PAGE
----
As she grew up, Kavya knew she had to take a formal education in the space. She moved to Delhi to study Fashion Design at the National Institute of Fashion Technology (NIFT). Kavya graduated in 2017 and moved back to Kolkata and worked as a designer for a few brands before starting her own label in 2020

“I enjoyed a hands-on experience working with artisans and overseas buyers. I travelled internationally and worked on fashion shows and even helped develop a new line for an existing brand. I think all these experiences really moulded me in a way in which I could gather the courage to start my own label,” says Kavya. 

Starting up was a part of everyday life as Kavya’s parents run their own independent businesses and always encouraged her to do the same. 

“I always got full support from my family and I don’t think they have burdened me with any biases, consciously or unconsciously. However, I have faced a few biases with vendors, who thought I was perhaps too young to be making business decisions.

Sometimes, a few acquaintances saw my work as a tailoring venture and not a brand and assumed that my business is production and not design based. I’ve seen this with a lot of educated and well-travelled people as well, because it’s true this business is a hard one and there are many players in the market, but only a handful make it to the top, whereas a lot of them stall at a “boutique” level. This would infuriate me the most, but now I just tune it out and keep at my work,” says Kavya.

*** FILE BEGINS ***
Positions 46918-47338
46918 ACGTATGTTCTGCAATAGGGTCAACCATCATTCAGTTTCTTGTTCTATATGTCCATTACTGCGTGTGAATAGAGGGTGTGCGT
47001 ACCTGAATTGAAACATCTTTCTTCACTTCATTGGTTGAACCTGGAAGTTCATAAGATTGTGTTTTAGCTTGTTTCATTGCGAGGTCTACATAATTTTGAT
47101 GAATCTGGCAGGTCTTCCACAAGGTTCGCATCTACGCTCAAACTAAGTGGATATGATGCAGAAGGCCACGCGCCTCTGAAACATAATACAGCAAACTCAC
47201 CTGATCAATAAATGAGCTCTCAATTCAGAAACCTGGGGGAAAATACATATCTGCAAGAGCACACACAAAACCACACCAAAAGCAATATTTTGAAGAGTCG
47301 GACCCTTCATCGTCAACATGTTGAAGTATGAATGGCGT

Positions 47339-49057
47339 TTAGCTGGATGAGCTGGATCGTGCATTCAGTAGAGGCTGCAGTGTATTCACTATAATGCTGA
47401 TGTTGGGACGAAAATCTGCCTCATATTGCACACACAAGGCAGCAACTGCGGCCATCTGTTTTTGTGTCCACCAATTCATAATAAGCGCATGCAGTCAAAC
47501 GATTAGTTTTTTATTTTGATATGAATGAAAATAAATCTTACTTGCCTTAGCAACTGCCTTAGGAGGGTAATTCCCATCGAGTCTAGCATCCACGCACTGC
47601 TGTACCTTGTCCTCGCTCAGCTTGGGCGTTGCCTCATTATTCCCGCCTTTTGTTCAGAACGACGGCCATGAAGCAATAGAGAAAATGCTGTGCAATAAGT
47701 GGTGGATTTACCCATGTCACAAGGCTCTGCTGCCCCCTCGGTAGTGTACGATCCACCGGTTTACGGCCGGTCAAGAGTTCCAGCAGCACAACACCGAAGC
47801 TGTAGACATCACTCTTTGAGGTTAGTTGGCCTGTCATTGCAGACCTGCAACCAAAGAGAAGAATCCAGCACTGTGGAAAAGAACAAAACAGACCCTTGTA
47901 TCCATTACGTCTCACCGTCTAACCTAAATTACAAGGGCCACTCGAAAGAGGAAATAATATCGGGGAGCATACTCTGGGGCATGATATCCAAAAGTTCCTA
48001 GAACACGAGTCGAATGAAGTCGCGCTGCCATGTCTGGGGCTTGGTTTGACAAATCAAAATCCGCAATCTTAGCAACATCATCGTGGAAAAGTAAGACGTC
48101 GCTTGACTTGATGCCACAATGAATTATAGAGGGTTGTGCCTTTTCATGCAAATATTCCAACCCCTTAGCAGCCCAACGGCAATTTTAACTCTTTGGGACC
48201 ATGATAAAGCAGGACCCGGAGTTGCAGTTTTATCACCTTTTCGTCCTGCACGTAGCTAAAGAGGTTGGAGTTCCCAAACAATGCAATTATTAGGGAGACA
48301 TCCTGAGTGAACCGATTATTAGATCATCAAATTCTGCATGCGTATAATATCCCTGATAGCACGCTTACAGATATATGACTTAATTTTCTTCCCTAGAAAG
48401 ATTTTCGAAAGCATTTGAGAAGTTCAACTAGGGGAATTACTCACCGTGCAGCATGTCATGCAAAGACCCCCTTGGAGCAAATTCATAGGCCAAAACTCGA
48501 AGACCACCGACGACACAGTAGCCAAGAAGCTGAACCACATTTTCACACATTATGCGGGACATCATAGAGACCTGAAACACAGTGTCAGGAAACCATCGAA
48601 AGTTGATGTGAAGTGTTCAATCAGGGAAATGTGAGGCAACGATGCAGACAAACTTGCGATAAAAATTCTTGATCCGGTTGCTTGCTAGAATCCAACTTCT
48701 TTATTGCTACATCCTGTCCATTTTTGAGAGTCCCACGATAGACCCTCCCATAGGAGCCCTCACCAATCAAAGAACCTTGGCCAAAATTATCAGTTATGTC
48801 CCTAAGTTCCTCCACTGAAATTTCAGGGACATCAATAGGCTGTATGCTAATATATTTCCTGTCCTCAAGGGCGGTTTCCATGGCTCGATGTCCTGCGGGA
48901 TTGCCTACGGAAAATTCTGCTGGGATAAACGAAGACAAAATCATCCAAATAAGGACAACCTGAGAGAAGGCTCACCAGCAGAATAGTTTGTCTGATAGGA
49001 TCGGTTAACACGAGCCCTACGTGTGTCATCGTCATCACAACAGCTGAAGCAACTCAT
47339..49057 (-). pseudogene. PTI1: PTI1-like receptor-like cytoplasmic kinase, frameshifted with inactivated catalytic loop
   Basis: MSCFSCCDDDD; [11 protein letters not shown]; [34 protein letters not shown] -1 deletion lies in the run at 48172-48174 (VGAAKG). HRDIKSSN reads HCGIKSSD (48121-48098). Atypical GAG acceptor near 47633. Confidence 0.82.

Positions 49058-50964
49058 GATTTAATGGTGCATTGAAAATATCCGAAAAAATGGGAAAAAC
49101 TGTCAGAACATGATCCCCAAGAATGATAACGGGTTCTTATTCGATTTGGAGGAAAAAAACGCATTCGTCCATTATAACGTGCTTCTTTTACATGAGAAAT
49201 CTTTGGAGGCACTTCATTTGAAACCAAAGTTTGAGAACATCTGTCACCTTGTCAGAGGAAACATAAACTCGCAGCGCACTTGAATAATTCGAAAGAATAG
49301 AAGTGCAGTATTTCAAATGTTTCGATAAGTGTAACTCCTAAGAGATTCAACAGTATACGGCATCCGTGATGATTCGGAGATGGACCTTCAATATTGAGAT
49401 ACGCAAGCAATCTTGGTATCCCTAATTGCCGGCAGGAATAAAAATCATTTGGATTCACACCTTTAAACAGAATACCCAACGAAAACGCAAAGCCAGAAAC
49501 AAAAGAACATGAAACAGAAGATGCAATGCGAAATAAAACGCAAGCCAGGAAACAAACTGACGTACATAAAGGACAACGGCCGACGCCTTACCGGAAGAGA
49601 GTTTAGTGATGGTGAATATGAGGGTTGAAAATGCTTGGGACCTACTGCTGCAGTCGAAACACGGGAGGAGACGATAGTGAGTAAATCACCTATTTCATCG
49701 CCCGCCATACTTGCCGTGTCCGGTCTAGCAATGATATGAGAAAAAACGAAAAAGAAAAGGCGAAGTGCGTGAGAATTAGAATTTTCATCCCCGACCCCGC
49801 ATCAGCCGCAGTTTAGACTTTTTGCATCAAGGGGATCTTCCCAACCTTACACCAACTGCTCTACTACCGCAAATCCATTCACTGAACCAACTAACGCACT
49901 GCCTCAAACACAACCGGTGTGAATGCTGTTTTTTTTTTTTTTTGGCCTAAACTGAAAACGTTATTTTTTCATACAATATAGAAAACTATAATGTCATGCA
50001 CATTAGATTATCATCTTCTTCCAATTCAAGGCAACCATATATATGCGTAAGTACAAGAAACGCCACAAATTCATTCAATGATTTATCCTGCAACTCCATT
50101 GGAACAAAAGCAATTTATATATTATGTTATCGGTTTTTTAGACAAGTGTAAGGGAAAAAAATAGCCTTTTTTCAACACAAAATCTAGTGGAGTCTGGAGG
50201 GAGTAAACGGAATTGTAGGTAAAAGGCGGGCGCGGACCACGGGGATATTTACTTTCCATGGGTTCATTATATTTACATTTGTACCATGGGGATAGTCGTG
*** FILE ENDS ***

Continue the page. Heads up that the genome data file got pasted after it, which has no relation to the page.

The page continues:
The challenges 

Once she started up, the biggest challenge was staying true to the ethos of the brand while being hit by an economic halt. But Kavya made sure her designs were classic and not something based on a six-month-long trend just to get more sales. 

“I made sure I stayed true to my clients and asked them to purchase only what they would wear and not indulge in spontaneous buys. I made sure I paid my team well and offered them leave when traveling to work could be a health risk to them and myself,” says Kavya. 

Explaining some of the challenges she faced, Kavya says, “There were times when I felt I didn’t fit into a niche, since my aesthetic was very high street, but the price points were that of slow and sustainable fashion. So essentially the demographic that liked the clothes couldn’t afford them and the one who wanted more traditional styles.” 

While this is still a challenge, Kavya says she is working on creating collections that cater to all sensibilities while being as affordable as they possibly can.